Joe Aiken -- William Blair -- Analyst

Got it. Thank you. Thanks for taking my questions.

Tim Hassinger -- President and Chief Executive Officer

Thank you.

Operator

The next question comes from Jon Braatz with Kansas City Capital. Please go ahead.

Jon Braatz -- Kansas City Capital -- Analyst

Good morning, Tim. Brian, you touched on some of the factors impacting the irrigation operating margin and you mentioned warranty costs. Was there anything significant to that, anything that might have some legs to it?

Brian Ketcham -- Chief Financial Officer

Jon, this was -- I would say, it was a limited number of machines that were identified, that certain components weren't performing to the customer expectations, and so we went ahead and replaced those components. It was limited, but the cost of the components was pretty expensive. So I think part of it too is the year-over-year comparison versus last year pretty low warranty cost for the same period. But we believe that we've taken care of the issue to the customers' satisfaction and wouldn't consider that -- can't say that it won't pop up again, but we don't believe that there's any other that we needed to address.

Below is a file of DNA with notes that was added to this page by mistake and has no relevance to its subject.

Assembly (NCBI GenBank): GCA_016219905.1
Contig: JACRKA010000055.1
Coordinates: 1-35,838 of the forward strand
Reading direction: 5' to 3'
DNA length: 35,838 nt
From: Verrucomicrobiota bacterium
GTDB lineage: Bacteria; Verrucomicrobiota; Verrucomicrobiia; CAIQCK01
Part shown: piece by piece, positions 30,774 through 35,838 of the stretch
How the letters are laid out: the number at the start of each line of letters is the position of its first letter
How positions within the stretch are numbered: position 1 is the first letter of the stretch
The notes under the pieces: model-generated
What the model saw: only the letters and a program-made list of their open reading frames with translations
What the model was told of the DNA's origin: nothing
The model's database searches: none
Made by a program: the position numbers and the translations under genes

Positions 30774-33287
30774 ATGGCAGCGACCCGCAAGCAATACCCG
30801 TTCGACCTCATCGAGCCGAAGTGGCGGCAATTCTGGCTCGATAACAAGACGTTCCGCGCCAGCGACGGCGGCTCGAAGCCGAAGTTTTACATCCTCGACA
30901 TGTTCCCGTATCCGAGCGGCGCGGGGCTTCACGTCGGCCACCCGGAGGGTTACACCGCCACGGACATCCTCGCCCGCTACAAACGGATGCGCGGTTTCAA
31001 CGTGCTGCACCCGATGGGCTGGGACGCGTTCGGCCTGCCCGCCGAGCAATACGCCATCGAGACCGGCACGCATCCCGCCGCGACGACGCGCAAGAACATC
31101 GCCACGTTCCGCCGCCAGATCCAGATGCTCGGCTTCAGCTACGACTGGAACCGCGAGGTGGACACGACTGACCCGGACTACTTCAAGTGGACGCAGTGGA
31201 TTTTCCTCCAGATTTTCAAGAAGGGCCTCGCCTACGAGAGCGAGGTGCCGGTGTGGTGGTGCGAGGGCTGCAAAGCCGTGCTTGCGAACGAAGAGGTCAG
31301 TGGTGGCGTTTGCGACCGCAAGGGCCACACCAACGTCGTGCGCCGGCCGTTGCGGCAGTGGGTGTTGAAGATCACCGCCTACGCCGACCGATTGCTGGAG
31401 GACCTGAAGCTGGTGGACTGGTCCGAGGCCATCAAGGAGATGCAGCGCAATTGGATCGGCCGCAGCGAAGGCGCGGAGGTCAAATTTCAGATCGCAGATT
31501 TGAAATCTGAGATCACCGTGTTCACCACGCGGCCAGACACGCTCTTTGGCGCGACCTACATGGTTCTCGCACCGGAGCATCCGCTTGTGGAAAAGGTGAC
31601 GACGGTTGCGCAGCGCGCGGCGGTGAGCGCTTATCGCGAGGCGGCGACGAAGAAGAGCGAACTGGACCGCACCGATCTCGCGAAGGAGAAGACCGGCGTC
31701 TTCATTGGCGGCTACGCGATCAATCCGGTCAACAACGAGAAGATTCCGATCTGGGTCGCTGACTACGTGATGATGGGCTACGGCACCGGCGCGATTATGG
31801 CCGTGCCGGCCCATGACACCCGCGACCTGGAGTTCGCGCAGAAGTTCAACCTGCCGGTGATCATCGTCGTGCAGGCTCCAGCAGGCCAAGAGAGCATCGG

We think we have addressed them all in the quarter.

Jon Braatz -- Kansas City Capital -- Analyst

OK, OK. Thanks. The other question is, obviously, there's a lot of headwinds facing the farmer -- the U.S. farmer, and this March was a tough month, a lot of flooding.

And I know it's difficult to project the impact of the flooding issues on Lindsay. But I guess, my question is, are you -- have you seen the sentiment change at all so far here in your third quarter versus the second quarter because of the flooding? Has it worsened at all? Did you get a sense of that?

Tim Hassinger -- President and Chief Executive Officer